. . . And so starts this go-go swingin’ adventure: A NASA rocket sent into space filled with test animals flies through a radiation cloud and crashes into the wilds of Cielo, Texas, so a mutated-gorilla monster can munch on a bunch of 18-going-on-30 teenagers in a wooded area known as “Satan’s Hollow.” (Speaking of a “Satan’s Hollow,” check this out.)

“Hey, gang,” head cool kid Chris Jordan calls out. “Let’s go have a swingin’ dance party in the woods! You know, our own ‘private blast’ where that mysterious object crashed!”

“Yeah, and we can do some off-screen shimmy-shammin’ so the Klingon-headed-gorilla space monster can chew us up,” squeals Judy.

“Shit. Let’s go to work, Ben,” says Sheriff Clint Crawford (John Agar) to Deputy Ben Whitfield (Bill Thurman). “It looks like we’re stuck in a movie that’s worse than Robot Monster. Hell, even The Giant Gila Monster.”

“Yeah,” whisky bottle swigs John Agar. “At this rate, we’ll be co-starring in Ed Wood pictures. Damn shame I won’t live long enough to star in an ‘80s SOV stinker. Heck, I would have been great as the detective in Blood Cult.”

“Nah, I’ll do just fine, John. I won’t end up in SOV crap like Spine. Respected directors like Louis Malle, Steven Speilberg, and Lawrence Kasdan will cast me, and I’ll work with Steve McQueen,” chest puffs Bill. “Now go stuff that mannequin with explosives so the dumb space gorilla eats it and we can get the hell out of here and have a beer,” bug neck-smacks Bill Thurman. “And besides, John, don’t you remember? You do that interview in 1986. So it’s not that you died, it’s just that you’ll be so washed up, that the director, Christopher Lewis, wouldn’t want you.”

“Hey, wait a sec . . . Lewis? Loretta’s kid. Yeah, didn’t I bang Loretta Young?”

“Yeah, right, Johnny boy,” says Bill with a back pat. “She married Clark Gable. What would she want with a pug like you? Now, let’s go kill us a space gorilla.”

John Agar was on top of the world. He starred alongside John Wayne in Sands of Iwo Jima, Fort Apache, and She Wore a Yellow Ribbon. He was the toast of tinsel town with his five-year marriage to Shirley Temple. . . . Then the marriage failed and his drinking got worse and he became a stock player for Larry Buchanan at AIP Studios in the low-budget frolics The Mole People and The Brain from Planet Arous.

Night Fright VHS 2

Me: I always cherish Mr. Agar in my late dad’s John Wayne flicks and I’ll always remember John in the Alien precursor and the UHF double-billed, Journey to the Seventh Planet (alongside The Demon Planet, aka Planet of Vampires).

“I don’t resent being identified with B-science fiction movies at all,” Agar reflected in a 1986 interview chronicled at Monster Shack. “Why should I? Even though they were not considered top of the line, for those people that like sci-fi, I guess they were fun. My whole feeling about working as an actor is, if I give anybody any enjoyment, I’m doing my job, and that’s what counts.”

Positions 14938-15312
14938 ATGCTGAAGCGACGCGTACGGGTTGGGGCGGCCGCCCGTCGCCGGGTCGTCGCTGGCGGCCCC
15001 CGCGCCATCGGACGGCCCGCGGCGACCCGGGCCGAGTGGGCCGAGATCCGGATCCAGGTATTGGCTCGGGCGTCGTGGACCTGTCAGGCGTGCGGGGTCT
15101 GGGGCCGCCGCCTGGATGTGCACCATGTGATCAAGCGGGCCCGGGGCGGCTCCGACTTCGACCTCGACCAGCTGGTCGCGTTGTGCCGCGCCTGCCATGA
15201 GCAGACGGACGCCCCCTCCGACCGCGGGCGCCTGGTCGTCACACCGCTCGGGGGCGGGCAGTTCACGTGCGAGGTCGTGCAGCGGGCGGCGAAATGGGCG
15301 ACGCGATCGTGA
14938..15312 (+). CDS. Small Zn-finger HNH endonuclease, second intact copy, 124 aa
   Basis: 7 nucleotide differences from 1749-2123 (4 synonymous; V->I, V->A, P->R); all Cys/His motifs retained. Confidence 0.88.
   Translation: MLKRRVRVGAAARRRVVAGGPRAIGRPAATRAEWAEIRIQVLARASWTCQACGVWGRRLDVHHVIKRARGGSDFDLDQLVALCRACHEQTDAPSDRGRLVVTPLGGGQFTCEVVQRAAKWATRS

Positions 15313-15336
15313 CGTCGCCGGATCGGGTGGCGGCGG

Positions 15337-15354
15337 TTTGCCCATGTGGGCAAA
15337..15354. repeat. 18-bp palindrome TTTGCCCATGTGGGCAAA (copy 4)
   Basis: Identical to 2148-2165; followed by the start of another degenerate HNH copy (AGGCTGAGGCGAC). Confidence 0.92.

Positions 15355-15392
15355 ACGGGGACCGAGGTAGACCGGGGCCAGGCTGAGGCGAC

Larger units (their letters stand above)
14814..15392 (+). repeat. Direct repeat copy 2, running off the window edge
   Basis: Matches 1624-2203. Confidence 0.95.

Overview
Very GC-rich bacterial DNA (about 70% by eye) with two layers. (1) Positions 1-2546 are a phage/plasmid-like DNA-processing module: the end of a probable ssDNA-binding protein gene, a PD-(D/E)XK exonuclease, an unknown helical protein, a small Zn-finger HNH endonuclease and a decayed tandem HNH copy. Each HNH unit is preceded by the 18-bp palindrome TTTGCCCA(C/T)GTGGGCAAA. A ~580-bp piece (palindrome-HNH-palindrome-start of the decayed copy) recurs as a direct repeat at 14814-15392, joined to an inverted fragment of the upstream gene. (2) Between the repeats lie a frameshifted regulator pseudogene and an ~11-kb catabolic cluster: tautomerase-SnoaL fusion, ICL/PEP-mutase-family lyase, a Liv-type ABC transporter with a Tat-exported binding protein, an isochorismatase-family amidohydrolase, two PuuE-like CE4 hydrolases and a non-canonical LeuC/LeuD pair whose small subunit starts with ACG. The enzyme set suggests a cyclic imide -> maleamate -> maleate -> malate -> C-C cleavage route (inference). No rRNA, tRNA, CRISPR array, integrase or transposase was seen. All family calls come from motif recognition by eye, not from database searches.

You did, John Agar. You most certainly did. You are at the center of this writer’s Venn Diagram-Borromean Rings of my “Bad Sci-Fi Battle of Evermore.”

In addition to satisfying my John Agar fix, Night Fright also quenches my Bill Thurman completest-compulsions—and gives me an opportunity to talk about Hollywood fringe-obscurity, Brenda Venus.

Brenda Venus, who stars as Sue, grew up to sprout “white nipples” so Eric Swann (Martin Mull) could boink her on the audio mixing console in FM (1978). Oh, you’ve seen Brenda around. She was in Fred Williamson’s blaxploitation spaghetti western, Joshua (1976) and Jack Hill’s Foxy Brown (1974). She starred with Clint Eastwood in The Eiger Sanction (?!) and she endured the wrath of Ankar Moor in Deathsport (1978). Brenda’s Wikipedia is well worth the visit and it directs you to her very cool, official website.

As for Bill Thurman: It’s like shootin’ fish in a Larry Buchanan-AIP barrel. Bill was in everything calculated inside the UHF Venn Diagram of my youth and went on to become the “go-to actor” when you needed a backwoods sheriff or redneck.

He was Sheriff Brad Crenshaw in Zontar, the Thing from Venus.

He was Sheriff Joe Bob Thomas in ‘Gator Bait.

He was Sheriff Billy Carter in Creature from Black Lake. . . .

Night Fright VHS

And get a load of the ‘80s VHS and ‘90s digital-platform repacks of Night Fright: they really are better than the movie. And don’t be fooled by its alternate titlings and confuse it with 1958’s Night of the Blood Beast, which is also available on the Mill Creek Pure Terror 50 Box Set (and my condolences to whomever reviews that stinker. Wait. What? I’m the “whomever” reviewing it? Crap!).

So, yeah, Night Fright sucks. But it’s also one of my cherished UHF snowy memories. Thanks, Mill Creek!

Cango – Korkusuz Adam (1967)